The following are areas you should keep in mind when designing for accessibility.
Clarity: By reducing visual clutter and providing an adequate amount of color contrast, we can make it easier for our users to be able to read and scan our content and data.
Navigation: Give users more than one way to navigate our content.
Readability: Ensure text is easy to read and understand from a visual and cognitive perspective.
Video & Audio Alternatives: Provide closed captioning and descriptions of audio so that users have an alternate way of understanding the same information.
Text Alternatives: For any information that is non-text (i.e., images, buttons without text, etc.,) provide a text alternative. Text transcripts should be required for any video or audio content.
Accessibility via Keyboard: All functionality must be made available from a keyboard, such as tabbing to navigate a page.
Validation & Input Assistance: The experience should be forgiving. Assisting our users avoid making mistakes, offering more context, help text, and allowing them to easily make corrections.
Color & Contrast
Color is one of several ways we can visually convey information on the web. It is important to assist our users whohave difficulty distinguishing one color from another.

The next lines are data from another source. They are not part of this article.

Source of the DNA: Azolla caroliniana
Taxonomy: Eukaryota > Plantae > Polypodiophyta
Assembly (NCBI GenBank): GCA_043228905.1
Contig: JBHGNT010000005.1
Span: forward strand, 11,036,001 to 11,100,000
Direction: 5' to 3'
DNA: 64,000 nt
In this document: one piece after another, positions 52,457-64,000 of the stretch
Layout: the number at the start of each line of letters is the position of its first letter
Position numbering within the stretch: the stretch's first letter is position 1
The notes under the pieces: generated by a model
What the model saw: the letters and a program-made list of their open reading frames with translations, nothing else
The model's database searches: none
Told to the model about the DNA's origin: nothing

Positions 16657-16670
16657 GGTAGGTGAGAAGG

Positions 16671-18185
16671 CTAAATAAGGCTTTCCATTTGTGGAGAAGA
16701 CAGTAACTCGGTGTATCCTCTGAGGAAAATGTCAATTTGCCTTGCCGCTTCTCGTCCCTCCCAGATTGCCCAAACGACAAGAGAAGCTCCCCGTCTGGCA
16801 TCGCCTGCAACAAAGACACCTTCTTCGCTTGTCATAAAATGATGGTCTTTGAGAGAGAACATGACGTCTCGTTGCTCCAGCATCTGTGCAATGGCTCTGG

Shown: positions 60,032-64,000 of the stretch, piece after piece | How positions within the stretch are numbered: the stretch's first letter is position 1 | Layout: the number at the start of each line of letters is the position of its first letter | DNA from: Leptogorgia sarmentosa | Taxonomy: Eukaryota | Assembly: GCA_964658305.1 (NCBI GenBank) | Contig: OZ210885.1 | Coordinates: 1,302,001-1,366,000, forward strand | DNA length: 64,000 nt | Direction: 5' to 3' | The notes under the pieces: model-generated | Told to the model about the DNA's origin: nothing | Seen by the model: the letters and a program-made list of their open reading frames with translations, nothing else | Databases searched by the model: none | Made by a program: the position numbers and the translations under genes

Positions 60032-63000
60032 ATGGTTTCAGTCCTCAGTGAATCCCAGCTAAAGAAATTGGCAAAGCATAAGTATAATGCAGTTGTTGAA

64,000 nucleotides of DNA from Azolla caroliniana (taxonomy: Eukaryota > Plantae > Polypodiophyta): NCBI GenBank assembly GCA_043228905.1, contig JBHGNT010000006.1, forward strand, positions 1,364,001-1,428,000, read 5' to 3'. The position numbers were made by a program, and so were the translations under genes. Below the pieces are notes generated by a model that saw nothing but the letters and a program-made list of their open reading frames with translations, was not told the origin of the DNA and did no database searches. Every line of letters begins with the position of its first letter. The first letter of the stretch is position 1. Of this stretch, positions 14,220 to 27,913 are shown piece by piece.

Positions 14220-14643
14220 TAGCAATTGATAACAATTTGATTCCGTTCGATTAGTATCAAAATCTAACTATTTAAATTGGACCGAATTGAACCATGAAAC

Images & Video
Images should be coded with descriptive Alt tags so that users who are unable to see or understand these images have context for what they are. Images that are decorative and don't add information to the content of the page can have empty alt tags (alt="") so they are ignored by assistive technologies.
Images we use to convey information (such as diagrams), should contain alt tag information and long description text in a separate document as applicable. Videos should be accompanied by captions. When working with third party vendors, ensure the video iframe has a title and that captioning is provided when appropriate.